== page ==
JERUSALEM: The Israeli army said Friday that it was temporarily barring all Palestinians from entering Israel, stepping up already tough restrictions announced after Palestinian gunmen shot dead four Israelis in Tel Aviv.
An army spokesperson told AFP that crossings to Israel from the West Bank and the Gaza Strip would be closed for Palestinians in all but "medical and humanitarian cases".
She said that the closure would remain in force until midnight Sunday.
AFP journalists said however that on Friday morning, well after the lockdown was supposed to have taken effect, Palestinians were still crossing from the occupied West Bank into Israel in large numbers in the Bethlehem and Ramallah areas.
Prime Minister Benjamin Netanyahu convened his security cabinet on Thursday and announced a slew of punitive and deterrent measures against Palestinians in the wake of Wednesday's shooting in a popular Tel Aviv nightspot, the deadliest attack in a months-long wave of violence.
Israel freezes Ramazan permits for Palestinians after shooting
Among the measures, the government said it was revoking entry permits for more than 80,000 Palestinians to visit relatives in Israel during the holy Muslim month of Ramadan, a move likely to further stoke tensions.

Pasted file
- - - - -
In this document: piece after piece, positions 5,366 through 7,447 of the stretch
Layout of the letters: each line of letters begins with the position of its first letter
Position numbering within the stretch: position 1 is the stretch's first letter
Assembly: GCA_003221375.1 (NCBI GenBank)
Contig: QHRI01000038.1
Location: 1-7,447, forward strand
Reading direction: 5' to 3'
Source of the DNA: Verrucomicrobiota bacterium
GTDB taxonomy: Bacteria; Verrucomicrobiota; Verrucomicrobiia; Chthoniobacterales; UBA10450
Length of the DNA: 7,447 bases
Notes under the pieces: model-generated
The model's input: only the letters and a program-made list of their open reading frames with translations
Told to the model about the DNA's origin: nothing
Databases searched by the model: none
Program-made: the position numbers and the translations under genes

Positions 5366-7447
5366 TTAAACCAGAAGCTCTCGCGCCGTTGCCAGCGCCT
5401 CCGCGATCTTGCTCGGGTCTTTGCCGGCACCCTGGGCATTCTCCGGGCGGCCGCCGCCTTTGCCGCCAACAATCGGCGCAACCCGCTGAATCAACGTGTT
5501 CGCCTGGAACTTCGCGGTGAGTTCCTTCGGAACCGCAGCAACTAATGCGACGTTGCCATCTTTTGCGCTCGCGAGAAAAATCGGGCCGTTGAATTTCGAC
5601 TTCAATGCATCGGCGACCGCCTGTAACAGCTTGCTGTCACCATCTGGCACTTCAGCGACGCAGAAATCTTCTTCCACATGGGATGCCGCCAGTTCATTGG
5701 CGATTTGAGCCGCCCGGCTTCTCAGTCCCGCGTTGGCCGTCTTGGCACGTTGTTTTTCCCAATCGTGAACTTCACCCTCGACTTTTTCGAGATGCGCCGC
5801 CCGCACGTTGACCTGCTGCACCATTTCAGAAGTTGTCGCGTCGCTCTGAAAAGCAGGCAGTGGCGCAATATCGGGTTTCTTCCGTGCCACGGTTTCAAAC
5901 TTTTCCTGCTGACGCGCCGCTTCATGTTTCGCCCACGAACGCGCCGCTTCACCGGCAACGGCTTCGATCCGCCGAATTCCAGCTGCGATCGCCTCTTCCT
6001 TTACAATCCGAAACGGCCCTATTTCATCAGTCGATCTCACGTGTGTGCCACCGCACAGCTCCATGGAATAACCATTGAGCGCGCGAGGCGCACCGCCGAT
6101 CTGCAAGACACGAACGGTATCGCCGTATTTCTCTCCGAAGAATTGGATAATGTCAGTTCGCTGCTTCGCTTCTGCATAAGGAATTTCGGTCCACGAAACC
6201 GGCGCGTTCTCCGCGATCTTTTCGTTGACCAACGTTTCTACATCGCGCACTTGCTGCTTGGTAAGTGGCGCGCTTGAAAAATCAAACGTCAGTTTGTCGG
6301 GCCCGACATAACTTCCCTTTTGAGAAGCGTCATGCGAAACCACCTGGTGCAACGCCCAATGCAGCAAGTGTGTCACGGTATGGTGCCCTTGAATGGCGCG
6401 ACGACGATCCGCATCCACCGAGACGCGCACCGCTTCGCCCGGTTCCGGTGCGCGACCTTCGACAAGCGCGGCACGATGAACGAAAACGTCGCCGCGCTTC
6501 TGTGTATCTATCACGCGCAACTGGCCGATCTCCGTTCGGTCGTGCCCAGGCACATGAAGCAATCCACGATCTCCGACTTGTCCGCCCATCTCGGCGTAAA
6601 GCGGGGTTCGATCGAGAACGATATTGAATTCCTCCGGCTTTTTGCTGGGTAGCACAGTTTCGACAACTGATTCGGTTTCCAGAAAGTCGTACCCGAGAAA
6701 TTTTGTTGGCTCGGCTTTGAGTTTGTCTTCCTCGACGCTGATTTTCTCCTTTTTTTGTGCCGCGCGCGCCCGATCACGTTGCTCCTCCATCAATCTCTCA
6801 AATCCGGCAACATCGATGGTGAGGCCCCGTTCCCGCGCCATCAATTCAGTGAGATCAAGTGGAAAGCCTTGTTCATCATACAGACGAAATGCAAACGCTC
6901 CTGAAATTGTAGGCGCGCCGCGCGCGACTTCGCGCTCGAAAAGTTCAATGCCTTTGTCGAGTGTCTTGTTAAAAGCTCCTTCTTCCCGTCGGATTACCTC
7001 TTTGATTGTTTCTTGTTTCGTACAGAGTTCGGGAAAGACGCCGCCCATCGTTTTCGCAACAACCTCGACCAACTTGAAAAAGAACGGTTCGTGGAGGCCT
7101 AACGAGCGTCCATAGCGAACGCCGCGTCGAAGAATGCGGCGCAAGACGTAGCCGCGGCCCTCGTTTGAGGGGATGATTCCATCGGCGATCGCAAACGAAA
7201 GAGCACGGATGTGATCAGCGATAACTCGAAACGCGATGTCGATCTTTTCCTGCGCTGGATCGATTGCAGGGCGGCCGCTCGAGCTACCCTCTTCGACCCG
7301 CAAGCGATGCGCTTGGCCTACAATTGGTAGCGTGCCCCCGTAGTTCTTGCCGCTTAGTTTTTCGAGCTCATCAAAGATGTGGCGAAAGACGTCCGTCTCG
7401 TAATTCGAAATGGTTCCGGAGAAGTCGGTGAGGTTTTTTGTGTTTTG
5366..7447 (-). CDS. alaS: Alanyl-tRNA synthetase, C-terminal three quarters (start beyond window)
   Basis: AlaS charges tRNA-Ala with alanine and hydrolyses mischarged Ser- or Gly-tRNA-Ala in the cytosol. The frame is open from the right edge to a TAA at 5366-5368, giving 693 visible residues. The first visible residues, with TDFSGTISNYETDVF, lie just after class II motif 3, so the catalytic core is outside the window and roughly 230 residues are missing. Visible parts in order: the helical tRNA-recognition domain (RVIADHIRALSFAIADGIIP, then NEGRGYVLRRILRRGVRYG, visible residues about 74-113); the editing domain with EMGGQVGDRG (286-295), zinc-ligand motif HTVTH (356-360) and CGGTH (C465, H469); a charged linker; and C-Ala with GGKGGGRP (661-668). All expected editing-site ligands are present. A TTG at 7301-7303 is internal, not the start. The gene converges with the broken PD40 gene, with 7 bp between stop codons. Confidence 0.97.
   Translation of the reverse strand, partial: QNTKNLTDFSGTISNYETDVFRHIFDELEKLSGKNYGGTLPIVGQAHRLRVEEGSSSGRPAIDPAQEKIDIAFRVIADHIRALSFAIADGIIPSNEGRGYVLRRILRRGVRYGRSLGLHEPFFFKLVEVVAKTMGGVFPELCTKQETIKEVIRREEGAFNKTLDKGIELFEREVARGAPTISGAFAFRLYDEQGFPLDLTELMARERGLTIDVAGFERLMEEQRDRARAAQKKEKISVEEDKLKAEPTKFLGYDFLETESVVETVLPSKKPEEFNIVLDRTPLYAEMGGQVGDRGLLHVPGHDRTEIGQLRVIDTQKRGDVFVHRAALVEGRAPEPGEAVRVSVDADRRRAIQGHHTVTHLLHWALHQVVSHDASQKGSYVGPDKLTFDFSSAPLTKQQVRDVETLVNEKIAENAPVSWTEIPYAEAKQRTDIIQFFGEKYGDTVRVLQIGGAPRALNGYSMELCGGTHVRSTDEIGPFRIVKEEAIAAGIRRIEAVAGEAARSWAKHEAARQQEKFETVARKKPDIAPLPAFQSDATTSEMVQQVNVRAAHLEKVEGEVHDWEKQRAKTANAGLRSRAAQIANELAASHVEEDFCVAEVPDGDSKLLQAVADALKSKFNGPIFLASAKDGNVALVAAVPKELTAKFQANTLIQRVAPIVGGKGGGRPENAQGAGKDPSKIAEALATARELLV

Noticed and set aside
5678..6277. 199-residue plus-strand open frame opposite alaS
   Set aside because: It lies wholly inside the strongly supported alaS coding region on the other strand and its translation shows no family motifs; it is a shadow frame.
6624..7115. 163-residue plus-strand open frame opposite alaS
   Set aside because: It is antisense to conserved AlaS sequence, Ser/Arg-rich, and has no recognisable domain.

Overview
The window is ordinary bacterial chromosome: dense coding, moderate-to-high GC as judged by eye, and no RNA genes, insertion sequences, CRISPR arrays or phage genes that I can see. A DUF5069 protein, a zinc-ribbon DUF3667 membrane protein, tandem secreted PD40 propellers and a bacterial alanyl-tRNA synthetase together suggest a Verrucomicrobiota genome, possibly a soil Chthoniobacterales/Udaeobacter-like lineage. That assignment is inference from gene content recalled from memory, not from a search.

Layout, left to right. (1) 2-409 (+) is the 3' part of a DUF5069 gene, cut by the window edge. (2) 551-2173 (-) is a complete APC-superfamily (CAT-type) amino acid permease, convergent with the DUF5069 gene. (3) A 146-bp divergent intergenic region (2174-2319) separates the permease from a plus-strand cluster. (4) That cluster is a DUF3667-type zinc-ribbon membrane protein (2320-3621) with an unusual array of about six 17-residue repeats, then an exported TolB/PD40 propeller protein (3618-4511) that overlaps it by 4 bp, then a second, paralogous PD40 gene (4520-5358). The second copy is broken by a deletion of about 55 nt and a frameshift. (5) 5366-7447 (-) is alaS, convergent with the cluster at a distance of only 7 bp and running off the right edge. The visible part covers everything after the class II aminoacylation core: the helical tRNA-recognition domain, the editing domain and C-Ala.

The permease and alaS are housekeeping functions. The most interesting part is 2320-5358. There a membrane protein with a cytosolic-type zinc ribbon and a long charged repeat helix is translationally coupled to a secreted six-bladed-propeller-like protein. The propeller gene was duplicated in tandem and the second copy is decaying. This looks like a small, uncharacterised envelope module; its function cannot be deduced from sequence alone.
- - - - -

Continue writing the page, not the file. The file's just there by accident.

It also revoked work permits for 204 of the attackers' relatives and the army blockaded their West Bank hometown of Yatta, with soldiers patrolling and stopping cars as they entered and exited.
The government also said it was sending two additional battalions -- amounting to hundreds more troops -- into the occupied West Bank.
Newly installed Defence Minister Avigdor Lieberman ordered that the bodies of Palestinians killed while carrying out attacks would no longer be returned to their families for burial, a spokesperson said.
An Israeli couple looks towards people gathering at a restaurant which was targeted by Palestinian gunmen at a shopping complex in Tel Aviv. PHOTO: AFP
The policy is backed by Israeli hawks as a deterrent measure.
Israel last closed its crossings for two days in May during its Remembrance Day and Independence Day commemorations.
A closure is often imposed over Jewish holidays, when large numbers of Israelis congregate to pray or celebrate, presenting a potential target for Palestinian attacks.
The start of April's Passover festival saw this type of shutdown.
The closure announced Friday came as Israeli security forces deployed in Jerusalem, prepared for "thousands" of Muslim worshippers to visit the flashpoint Al-Aqsa mosque complex for prayers on the first Friday of Ramadan.
"Thousands of police will be in and around the Old City of Jerusalem carrying out security measures," a police statement said.
Violence since October has killed at least 207 Palestinians, 32 Israelis, two Americans, an Eritrean and a Sudanese.
Most of the Palestinians were carrying out knife, gun or car-ramming attacks, according to Israeli authorities.
Others were killed in clashes with security forces or by Israeli air strikes in the Gaza Strip.
The violence has declined in recent weeks, though attacks have continued.